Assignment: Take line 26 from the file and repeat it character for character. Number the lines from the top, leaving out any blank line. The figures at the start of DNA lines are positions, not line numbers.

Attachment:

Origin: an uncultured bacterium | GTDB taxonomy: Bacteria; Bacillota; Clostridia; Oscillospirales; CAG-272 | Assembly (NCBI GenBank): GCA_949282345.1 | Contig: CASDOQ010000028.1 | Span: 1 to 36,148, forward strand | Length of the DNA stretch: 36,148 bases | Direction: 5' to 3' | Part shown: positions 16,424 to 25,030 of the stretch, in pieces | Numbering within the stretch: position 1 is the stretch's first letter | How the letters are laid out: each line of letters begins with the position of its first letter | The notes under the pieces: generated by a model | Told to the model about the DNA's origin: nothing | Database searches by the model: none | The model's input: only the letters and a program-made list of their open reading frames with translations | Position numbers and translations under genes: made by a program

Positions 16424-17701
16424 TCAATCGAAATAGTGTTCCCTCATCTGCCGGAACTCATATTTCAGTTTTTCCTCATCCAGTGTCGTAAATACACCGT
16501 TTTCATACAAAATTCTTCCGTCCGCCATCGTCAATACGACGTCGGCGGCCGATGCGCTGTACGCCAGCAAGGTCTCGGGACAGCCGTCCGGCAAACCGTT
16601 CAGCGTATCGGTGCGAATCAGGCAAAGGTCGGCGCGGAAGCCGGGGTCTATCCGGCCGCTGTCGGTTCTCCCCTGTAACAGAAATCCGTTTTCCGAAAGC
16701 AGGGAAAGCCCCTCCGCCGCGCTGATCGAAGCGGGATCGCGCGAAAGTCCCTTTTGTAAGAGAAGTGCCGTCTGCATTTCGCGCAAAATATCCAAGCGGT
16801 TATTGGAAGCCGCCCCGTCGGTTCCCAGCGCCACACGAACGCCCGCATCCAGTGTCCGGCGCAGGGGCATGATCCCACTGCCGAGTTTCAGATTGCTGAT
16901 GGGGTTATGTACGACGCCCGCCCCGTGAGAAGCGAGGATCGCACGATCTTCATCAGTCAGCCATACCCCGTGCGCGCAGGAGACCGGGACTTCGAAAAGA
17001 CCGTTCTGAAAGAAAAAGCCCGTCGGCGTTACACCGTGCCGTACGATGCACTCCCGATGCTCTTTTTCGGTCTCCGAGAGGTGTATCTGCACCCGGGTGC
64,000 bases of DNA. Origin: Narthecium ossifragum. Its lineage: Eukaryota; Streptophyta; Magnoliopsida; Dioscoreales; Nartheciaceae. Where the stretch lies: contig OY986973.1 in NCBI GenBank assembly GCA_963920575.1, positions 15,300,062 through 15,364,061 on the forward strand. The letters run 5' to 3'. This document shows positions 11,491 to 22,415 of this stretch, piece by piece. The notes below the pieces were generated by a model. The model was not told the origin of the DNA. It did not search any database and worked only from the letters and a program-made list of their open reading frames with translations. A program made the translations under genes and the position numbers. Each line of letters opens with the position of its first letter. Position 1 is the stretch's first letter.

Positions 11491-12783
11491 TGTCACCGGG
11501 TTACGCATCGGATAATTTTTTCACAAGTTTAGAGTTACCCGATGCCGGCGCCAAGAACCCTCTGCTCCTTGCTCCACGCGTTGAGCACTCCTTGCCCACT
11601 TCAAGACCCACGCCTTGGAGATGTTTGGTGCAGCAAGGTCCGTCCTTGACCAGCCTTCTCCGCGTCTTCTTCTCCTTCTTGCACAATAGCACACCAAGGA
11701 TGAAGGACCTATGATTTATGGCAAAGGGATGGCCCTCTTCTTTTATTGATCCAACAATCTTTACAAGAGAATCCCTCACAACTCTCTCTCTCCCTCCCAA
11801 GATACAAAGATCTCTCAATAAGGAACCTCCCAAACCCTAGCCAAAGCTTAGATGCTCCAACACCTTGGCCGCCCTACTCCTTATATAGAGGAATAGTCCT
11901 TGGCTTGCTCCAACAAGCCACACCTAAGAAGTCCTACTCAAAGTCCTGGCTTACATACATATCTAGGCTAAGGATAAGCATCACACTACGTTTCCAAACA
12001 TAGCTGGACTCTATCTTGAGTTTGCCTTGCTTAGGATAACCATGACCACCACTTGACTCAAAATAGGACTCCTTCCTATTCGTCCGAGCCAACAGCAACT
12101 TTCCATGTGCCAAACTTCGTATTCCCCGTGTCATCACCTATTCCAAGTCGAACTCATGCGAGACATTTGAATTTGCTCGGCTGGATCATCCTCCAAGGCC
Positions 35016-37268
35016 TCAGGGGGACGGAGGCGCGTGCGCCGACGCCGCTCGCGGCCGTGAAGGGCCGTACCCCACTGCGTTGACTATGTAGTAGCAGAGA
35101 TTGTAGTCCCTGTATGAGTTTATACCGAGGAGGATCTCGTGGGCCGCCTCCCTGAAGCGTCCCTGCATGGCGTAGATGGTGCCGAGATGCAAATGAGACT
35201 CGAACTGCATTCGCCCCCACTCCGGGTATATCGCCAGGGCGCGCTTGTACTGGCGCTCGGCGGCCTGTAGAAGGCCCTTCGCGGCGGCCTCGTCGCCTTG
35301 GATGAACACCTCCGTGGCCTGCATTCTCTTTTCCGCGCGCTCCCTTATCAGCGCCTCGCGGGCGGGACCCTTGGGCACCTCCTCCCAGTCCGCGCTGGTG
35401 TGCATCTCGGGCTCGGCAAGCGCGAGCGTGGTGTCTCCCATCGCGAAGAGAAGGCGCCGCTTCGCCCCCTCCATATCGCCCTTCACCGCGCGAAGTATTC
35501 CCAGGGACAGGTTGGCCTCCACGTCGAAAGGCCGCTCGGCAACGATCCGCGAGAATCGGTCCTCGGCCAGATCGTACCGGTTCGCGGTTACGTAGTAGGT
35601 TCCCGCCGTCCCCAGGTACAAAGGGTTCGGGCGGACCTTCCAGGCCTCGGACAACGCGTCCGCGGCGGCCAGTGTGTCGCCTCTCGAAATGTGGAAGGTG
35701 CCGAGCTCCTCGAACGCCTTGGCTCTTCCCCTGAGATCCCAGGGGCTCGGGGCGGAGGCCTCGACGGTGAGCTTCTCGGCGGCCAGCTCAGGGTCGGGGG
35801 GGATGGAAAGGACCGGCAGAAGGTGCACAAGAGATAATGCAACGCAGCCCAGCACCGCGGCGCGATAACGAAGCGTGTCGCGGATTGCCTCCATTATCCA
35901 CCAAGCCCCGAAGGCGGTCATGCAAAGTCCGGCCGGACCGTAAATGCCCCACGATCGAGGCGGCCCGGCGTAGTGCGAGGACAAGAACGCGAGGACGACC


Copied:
35501 CCAGGGACAGGTTGGCCTCCACGTCGAAAGGCCGCTCGGCAACGATCCGCGAGAATCGGTCCTCGGCCAGATCGTACCGGTTCGCGGTTACGTAGTAGGT